One report in New York, and another in California, recount serious adverse effects due to ingestion of a generous portion of wasabi: white face, confusion, profuse sweating, even collapse (TAD). This response could be serious in patients with weakened blood vessels in the brain or heart (RIN). One person reportedly suffered “vasomotor near collapse” after ingesting a small amount (all in one bite, since he did not know wasabi). Diners in Japanese restaurants should know that green wasabi paste is meant to be mixed with tamari (soy sauce) and used in very small amounts (Libster, 2002).

Indications (Wasabi) —

Asthma (1; ABS); Bacteria (1; ABS); Cancer (1; FNF; TAD); Cancer, lung (1; X10822125); Cancer, prostate (1; ABS); Caries (1; ABS); Congestion (f; ABS); Fungus (1; X10571166); High Blood Pressure (1; FNF); Infection (1; X10571166); Mycosis (1; X10571166); Parasite (1; ABS); Sinusosis (1; ABS); Streptococcus (1; ABS); Thrombosis (1; TAD); Trypanosomiasis (1; FNF); Virus (1; FNF).
Wasabi for cancer:
• Anticancer: 6-methyl-sulfinyl-hexyl-isothiocyanate; allyl-isothiocyanate; sinigrin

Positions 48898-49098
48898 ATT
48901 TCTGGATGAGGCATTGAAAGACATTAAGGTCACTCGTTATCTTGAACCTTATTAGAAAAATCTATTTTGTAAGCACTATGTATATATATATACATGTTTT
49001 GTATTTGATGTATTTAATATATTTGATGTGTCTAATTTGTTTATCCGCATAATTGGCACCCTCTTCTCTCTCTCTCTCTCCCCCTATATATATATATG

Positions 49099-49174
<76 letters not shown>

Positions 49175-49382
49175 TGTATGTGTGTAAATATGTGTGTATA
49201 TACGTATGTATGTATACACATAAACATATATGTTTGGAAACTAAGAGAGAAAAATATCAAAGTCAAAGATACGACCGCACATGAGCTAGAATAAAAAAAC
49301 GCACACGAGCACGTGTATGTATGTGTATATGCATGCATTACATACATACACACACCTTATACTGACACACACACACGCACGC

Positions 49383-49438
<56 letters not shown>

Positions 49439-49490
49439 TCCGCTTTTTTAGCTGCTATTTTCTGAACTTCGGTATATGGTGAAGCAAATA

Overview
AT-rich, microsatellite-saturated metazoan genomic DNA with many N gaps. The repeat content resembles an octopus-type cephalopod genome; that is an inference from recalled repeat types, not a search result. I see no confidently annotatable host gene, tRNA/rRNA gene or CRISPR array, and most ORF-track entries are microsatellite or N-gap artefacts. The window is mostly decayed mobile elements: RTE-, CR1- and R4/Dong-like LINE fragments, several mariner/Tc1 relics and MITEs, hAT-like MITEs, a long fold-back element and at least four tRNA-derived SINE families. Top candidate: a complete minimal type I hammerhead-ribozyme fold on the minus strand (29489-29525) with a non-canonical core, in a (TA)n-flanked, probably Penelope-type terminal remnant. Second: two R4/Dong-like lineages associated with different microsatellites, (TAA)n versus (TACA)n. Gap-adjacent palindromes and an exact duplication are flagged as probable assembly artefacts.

• Anticarcinomic: 6-methyl-sulfinyl-hexyl-isothiocyanate
• Antimutagenic: 4-pentenyl-isothiocyanate; allyl-isothiocyanate
Wasabi for cold/flu:
• Antiseptic: allyl-isothiocyanate
• Decongestant: allyl-isothiocyanate
• Phagocytotic: sinigrin

Other Uses (Wasabi) —

Occurs in Japan and eastern Siberia as a cultivar, the roots, twigs, and petioles used as a spice, especially with fish dishes. It’s the hot green horseradish-like spice so often served with Japanese cuisine, e.g., sashimi (slices of raw fish) and sushi (a piece of raw seafood on a bed of rice). The fleshy rhizomes are grated into the attractive green paste. Japanese consider it distinct from, and pungently superior to, common horseradish. In the U.S., it is sold in Japanese-American stores as a can of dry powder, to which one merely adds 3/4 tsp water to 1 tsp powder. Mixed with soy sauce, the powder becomes a piquant and tasty dip. It is used to decorate carrots and cucumbers and with such dishes as “nigri zushi” (small kneaded ball of sour rice with sliced fish), “norimaki zushi” (Japanese sour rice in sheets of nori, a marine red algae, with cucumber and/or shitake), and “soba” (cold buckwheat noodles). Leaves, flowers, leafstalks, and freshly sliced rhizomes are soaked in salt water and then mixed with sake (Japanese rice wine) lees to make a popular pickle called “wasabi-zuke” (FAC, TAD).